Among the rumors was that it "was the best restaurant in Michoacán."
The chef, Sra. Blanca Vidales Vega, is a prizewinner in regional and national concursos.
With stories like that, we had to visit it and dine there. At the suggestion of our friend and fellow foodie, Ron, we made a date to drive to Ziracuarétiro on Sunday afternoon. It was a very nice way to celebrate the arrival of Spring.
The restaurant, called "La Mesa de Blanca", is a delightful surprise to find, in beautiful, agricultural countryside of avocado, peach and mango orchards. The road debouches in the town, its skyline dominated by the bell tower of the church. After getting directions locally, we located the restaurant without much difficulty.
The restaurant La Mesa de Blanca is located on Avenida Ferrocarril. The approach via a tracks crossing, after passing through a typical, small Michoacán town streetscape.
Soon after crossing the RR tracks and leaving the pavement, we were encouraged to see a large, attractive building ahead. There was an ample parking area to the right.
At the big door, we were greeted by Sr. Rodrigo Lemus, husband of Chef Blanca, and some of the colorfully garbed staff.
There are several dining rooms in this very large restaurant, most of which have green plants, open views to the town below and the green hills beyond. The main dining room has aquaria holding carp and perhaps goldfish. There is a big table with a display of choice bottles of wine, attractively flanked by antique kitchen implements.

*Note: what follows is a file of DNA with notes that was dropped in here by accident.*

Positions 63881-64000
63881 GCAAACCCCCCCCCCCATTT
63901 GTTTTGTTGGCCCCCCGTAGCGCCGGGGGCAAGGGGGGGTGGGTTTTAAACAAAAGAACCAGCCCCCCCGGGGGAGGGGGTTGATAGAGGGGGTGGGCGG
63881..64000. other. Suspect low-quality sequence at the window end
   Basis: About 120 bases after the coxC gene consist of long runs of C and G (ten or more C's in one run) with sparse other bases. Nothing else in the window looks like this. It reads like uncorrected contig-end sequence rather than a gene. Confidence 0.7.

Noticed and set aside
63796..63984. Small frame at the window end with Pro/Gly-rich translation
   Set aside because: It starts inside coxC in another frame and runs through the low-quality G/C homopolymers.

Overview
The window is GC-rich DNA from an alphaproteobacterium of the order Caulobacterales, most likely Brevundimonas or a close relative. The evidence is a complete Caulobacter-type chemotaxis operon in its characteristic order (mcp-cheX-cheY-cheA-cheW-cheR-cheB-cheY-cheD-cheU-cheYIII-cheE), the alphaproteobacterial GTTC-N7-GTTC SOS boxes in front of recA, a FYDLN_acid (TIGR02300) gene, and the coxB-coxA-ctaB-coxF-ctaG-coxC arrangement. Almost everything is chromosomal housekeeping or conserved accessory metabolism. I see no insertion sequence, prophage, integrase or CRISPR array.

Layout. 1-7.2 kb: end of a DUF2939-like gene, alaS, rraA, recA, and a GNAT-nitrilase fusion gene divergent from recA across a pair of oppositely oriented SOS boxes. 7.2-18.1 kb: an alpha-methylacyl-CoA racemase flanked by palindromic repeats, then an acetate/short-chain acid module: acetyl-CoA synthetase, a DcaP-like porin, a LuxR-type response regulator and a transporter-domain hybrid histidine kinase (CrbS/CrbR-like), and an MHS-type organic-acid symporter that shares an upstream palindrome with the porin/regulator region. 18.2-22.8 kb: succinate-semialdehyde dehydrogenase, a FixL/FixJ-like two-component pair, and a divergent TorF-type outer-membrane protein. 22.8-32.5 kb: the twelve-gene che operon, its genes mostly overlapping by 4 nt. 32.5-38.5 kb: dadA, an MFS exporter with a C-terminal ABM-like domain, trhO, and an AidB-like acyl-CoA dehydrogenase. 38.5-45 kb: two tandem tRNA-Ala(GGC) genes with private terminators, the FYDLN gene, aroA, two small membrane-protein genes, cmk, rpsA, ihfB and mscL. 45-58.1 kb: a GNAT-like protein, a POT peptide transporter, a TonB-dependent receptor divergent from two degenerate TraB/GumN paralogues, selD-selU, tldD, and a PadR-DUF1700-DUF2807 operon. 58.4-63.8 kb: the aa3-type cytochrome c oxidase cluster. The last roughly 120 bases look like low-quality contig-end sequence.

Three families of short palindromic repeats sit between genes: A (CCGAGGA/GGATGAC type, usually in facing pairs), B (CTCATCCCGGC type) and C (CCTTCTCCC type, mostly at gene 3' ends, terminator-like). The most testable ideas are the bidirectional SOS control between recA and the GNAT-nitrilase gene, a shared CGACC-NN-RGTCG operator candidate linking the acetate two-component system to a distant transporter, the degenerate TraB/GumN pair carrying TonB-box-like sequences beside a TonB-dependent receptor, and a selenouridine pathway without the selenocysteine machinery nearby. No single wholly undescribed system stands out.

We saw two kitchens; the first, located in the broad entry hall, is an area for making carnitas, grilling meats, and the hand making of tortillas.
The second, principal kitchen, centrally located bewteen the entry hall and the main dining rooms, is dominated by big pots and many more cooks than the other kitchen. Pretty waitresses, clothed in colorful outfits, waited there to pick up orders.
Our hosts led us to what, if I recall correctly, is called "El Refugio", an elevated dining room beyond the service bar, with comfortable seating, cloth draped tables and a nice view. We were brought a dish of salsa, some nicely made pickled vegetables (crisp tender cauliflower, carrots, onions and rings of surprisingly mild chile perón.) There was also a dish of batons of jícama, with a small pool of a fruity salsa picante, When we asked, we were told that it was chile guajillo, but no fruit.
After taking our drink orders, mezcal for me and Doña Cuevas, after a tasting of two varieties; plus an agua mineral and a glass of vino tinto for our friend Ron. Later, we ordered a jarra de agua fresca, which, considering it was made from ripe zarzamoras (blackberries), a fantastic choice. In some ways it was a highlight of the meal. It was the best agua fresca de fruta we'd ever had. Ron also had a bottle of agua mineral.
The Botanas (Entradas) section of the menu held some interesting possibilities, among them Chiles Chipotles Rellenos de Queso; 3 pieces, of which we were assured that they were not muy picante; Tacos Mineros; 4 pieces filled with softened chicharrón; and although we were tempted by Chiles Capones Relleno de Queso, it was too similar to the chipotles, so we settled on some Guacamole. There, in the heart of the aguacate growing lands, what would be more apropos than a dish of a simple and excellent guacamole?